One heck of a rounding error

(The Aquatarium is at centre right. Let  me know if you spot the extra 6,000 square feet.)

I took it as a compliment on Tuesday night when Tony Barnes, chairman of the Aquatarium steering committee, followed up his New Year's wishes to city council with an ironic “Happy Groundhog Day."

It was a reference to my recent column comparing the repetitiveness of planned Aquatarium openings and delays to the 1993 film in which Bill Murray's character finds himself reliving the same day over and over again.

Except on Tuesday we also learned that, during this supposed Groundhog Day loop, things were not at all the same at the foot of Broad Street.

So different did things become during this latest Aquatarium loop that we ended up with a different Aquatarium from the one we expected.

Barnes revealed to city council that the final version of the tourism attraction will cost $3.5 million more than most recently expected, increasing in price from $22 million to $25.5 million.

But, not to worry because, surprisingly, those extra millions are also buying us a bigger building.

Barnes also told council the facility has grown, from the initial 27,000 square feet to 33,000 square feet.

Aquatarium executive director Bill Rogerson said Tuesday the increase in square footage is the result of mezzanine expansion, the addition of two washrooms and extra space for otter terraces.

On Wednesday, however, he acknowledged only developer Simon Fuller has the exact details that explain the need for an extra six thousand square feet.

Six thousand square feet is one heck of a rounding error.

It's a revision the steering committee and Aquatarium staff only learned about on December 10, when the developer presented them with both the cost increase and the bigger size.

There was really no opportunity or no point at which the steering committee was brought a decision or they had to vote on a motion to increase our square footage,” said Rogerson.

The cost increase was no big surprise to councillors; Mayor David Henderson has been preparing the public for it for a long time now.

The size increase, however, seems to have caught our elected officials off-guard.

The mayor certainly seemed surprised, publicly musing about how to square this discrepancy with the initial agreement of purchase and sale.

That deal, dating back to early 2011 when the facility was still called the Maritime Discovery Centre (MDC), outlines a gross area of about 27,000 square feet.

The difference might explain the unreasonably long delay in getting the official, legal handover of the base building from Fuller to the Aquatarium board finalized.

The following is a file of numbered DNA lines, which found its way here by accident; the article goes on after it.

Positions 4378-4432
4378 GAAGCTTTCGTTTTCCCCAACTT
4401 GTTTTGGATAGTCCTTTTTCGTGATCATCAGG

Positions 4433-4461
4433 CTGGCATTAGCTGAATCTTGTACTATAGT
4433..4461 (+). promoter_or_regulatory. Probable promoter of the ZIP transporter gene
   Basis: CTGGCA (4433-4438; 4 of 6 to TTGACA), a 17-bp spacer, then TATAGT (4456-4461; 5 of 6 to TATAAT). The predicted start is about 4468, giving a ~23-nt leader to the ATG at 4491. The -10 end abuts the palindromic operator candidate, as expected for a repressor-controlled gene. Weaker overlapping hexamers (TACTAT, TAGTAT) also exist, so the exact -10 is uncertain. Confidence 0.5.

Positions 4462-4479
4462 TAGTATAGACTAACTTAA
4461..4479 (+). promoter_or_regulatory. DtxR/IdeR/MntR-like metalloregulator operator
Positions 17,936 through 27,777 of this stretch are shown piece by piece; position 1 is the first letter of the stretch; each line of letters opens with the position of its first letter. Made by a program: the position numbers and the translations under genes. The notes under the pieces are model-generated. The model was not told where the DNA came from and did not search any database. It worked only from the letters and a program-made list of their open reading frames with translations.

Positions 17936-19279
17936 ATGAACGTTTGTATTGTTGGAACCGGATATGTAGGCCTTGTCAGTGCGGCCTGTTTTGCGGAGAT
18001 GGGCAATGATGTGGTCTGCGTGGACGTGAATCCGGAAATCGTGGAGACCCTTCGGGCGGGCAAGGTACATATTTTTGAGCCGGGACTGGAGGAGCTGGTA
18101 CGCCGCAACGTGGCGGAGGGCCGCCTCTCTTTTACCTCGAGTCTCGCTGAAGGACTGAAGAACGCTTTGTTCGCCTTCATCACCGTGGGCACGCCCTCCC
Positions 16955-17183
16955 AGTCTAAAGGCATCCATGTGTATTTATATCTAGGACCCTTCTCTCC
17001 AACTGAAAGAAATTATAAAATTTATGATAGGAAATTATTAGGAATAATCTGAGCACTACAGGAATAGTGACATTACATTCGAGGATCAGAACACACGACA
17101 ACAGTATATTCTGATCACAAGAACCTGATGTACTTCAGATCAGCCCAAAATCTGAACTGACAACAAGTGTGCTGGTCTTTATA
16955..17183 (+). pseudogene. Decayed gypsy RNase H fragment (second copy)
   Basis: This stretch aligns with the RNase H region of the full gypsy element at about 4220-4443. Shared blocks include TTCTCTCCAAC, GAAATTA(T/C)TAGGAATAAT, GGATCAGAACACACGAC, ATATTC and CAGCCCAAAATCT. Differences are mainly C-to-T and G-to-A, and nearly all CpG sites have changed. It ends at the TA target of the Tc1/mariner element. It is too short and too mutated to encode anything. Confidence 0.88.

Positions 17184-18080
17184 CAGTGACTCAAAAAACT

It could also cause fresh headaches for city officials, who will have to factor in whatever impact the extra space – the equivalent of a reasonably sized mall store – will have on the layout, in particular parking.

Dare we mention operating costs? The city is contributing the equivalent of $210,000 a year now; will the demands of running a bigger facility mean a request for a bigger contribution?

In fairness, Fuller is the one building the thing, and he is sinking $4.6 million of his own cash into it; this project is costing him more than he set out to pay.

There's also a decent chance the Aquatarium, once open, will have the “Wow Factor” supporters are talking about, in sufficient quantity to make us all forget about this squabbling over a few thousand square feet.

But this latest moment in civic politics is nonetheless a useful lesson on the importance of communication.

In the most significant local infrastructure project in recent history, a 6,000-square-foot error managed to slip under the city's radar until the work was all done.

If the only communication was a “one-more-thing-I-should-mention-folks,” that is one heck of a “thing.”

(UPDATE: Simon Fuller got back to me later Wednesday afternoon. His information suggests that, indeed, there was a failure to communicate, but it may have been on the steering committee's part. Apparently, the drawings for the facility, included in the agreement of purchase and sale as a schedule, call for a 33,000-square-foot building, even though the text speaks of the initial 27,000 square feet. That's because changes were made to the design after the original federal funding agreement - changes  all sides knew about.

So, to sum up, it was 33,000 all along, but few people realized it.

Check Friday's edition of the R&T for my untangling of this affair. We'll probably have it up tomorrow at